Chris Rattue

Chris Rattue is a sports columnist for the New Zealand Herald.

League: Cup kings become mere mortals

The Kiwis won the World Cup in 2008 but most of those players will not defend it

The Kiwis celebrate with the World Cup but not many of them will take part in the defence. Photo / Getty Images
The Kiwis celebrate with the World Cup but not many of them will take part in the defence. Photo / Getty Images

The Kiwis caused a major shock when they beat the Kangaroos in the 2008 rugby league World Cup final in Brisbane, ending decades of Australian dominance. It also provided impetus for some of the New Zealand players' careers but five years on, only four - Simon Mannering, Issac Luke, Jeremy Smith and Thomas Leuluai - appear certainties for the defence of the crown.

The Kiwis selectors began naming their wider train-on squad this week. The Weekend Herald casts an eye over the 2008 side which won the final and assesses their chances of playing in this year's tournament late next month.

Lance Hohaia - A star of the 2008 final, he might have remained a utility/hooker option despite the move to St Helens. But Hohaia has fallen off the radar ... and that's just at St Helens. He was a big signing for the famous English club but things have not gone well with Hohaia playing a host of positions and dropping to the bench. The 30-year-old, who was a fan favourite at the Warriors, won't be adding to his 29 caps, the last of which came in 2011.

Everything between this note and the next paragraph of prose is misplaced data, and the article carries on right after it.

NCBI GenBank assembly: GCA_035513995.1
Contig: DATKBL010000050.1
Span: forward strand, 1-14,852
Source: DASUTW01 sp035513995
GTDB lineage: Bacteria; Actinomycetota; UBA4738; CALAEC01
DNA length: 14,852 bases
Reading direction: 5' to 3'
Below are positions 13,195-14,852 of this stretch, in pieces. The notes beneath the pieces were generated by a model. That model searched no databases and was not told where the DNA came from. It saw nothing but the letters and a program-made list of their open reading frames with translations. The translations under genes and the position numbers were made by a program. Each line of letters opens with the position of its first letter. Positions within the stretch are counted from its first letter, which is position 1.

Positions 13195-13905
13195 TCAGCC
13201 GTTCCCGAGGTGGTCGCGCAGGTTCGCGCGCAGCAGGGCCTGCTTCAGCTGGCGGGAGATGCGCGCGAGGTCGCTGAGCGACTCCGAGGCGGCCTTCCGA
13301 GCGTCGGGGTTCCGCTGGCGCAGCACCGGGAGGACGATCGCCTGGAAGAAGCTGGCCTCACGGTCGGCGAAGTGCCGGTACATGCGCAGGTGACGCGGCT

Sam Perrett - The Bulldogs wing, who switched from the Roosters during the 2012 season, won selection for this year's Anzac test but has lost his zip and there are more tantalising wing options including rising superstar Roger Tuivasa-Sheck. A consummate type of flank man, Perrett always lacked extremes in power, pace and size, and at the age of 28 his test career may be over.

Simon Mannering - Captain Genuine. From the moment Mannering doggedly chased a long-range lost cause on debut against Australia at Mt Smart Stadium in 2006, Kiwi fans had every reason to suspect they had found a special player to hang their hopes on. Mannering has taken over from high-profile captains - Steve Price at the Warriors and Benji Marshall with the Kiwis - but there has never been a whiff of conspiracy, which further indicates the respect he is held in. Wins rave reviews from his fellow players for hard-nosed, non-stop performances that will be critical in this tournament.

Jerome Ropati - No chance and missed the training squad. A sometimes valuable NRL performer, but Ropati's career hasn't taken off the way it might have with injuries a major problem.